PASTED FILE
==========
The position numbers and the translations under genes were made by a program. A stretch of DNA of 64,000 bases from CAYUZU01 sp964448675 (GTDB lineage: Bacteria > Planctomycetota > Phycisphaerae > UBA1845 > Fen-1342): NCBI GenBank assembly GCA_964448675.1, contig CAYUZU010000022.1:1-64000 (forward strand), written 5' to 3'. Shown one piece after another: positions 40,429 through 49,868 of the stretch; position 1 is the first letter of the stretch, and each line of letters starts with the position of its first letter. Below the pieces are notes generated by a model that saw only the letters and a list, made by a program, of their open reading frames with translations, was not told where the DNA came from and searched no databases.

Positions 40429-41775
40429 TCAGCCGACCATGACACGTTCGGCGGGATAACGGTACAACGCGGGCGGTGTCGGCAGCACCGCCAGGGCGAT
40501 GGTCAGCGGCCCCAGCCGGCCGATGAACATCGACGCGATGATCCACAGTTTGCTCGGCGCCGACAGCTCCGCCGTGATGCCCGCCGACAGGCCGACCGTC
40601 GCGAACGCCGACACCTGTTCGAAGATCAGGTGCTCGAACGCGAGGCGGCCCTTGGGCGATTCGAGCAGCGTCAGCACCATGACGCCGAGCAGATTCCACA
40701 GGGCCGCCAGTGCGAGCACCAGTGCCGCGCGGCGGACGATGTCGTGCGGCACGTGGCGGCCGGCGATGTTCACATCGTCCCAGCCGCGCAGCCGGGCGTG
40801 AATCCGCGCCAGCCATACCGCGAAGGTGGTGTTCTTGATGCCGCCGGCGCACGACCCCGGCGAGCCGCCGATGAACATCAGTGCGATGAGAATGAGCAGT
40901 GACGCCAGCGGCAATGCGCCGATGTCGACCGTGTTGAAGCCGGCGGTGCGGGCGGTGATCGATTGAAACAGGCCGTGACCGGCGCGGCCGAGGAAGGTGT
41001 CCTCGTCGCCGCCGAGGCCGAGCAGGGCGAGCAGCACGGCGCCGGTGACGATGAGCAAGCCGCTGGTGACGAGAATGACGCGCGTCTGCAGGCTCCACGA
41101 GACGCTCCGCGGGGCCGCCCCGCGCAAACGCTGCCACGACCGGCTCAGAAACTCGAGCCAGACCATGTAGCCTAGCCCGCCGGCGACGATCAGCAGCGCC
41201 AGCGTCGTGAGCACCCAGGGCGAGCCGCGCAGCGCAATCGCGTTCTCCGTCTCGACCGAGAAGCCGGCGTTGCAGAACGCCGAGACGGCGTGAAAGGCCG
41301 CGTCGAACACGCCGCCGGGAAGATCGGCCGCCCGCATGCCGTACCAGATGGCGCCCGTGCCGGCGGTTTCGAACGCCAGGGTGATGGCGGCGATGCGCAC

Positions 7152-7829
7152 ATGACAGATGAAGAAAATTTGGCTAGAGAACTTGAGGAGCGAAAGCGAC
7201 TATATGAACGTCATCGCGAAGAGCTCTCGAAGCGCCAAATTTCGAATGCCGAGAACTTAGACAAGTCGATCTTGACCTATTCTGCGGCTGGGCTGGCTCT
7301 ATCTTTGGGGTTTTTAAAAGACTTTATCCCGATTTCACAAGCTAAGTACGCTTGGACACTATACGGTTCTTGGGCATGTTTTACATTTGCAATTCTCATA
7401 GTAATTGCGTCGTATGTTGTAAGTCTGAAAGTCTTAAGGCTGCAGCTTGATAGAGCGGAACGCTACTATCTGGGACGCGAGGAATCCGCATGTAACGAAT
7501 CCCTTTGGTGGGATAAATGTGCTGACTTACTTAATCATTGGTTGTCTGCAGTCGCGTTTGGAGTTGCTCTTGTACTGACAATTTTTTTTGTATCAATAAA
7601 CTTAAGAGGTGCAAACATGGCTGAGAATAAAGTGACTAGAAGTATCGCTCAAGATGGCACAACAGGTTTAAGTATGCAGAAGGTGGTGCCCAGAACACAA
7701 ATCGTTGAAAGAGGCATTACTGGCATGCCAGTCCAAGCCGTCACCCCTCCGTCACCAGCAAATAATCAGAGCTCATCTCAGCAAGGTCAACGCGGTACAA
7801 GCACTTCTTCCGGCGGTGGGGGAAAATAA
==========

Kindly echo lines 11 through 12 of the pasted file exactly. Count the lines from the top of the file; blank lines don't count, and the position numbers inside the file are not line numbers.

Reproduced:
41201 AGCGTCGTGAGCACCCAGGGCGAGCCGCGCAGCGCAATCGCGTTCTCCGTCTCGACCGAGAAGCCGGCGTTGCAGAACGCCGAGACGGCGTGAAAGGCCG
41301 CGTCGAACACGCCGCCGGGAAGATCGGCCGCCCGCATGCCGTACCAGATGGCGCCCGTGCCGGCGGTTTCGAACGCCAGGGTGATGGCGGCGATGCGCAC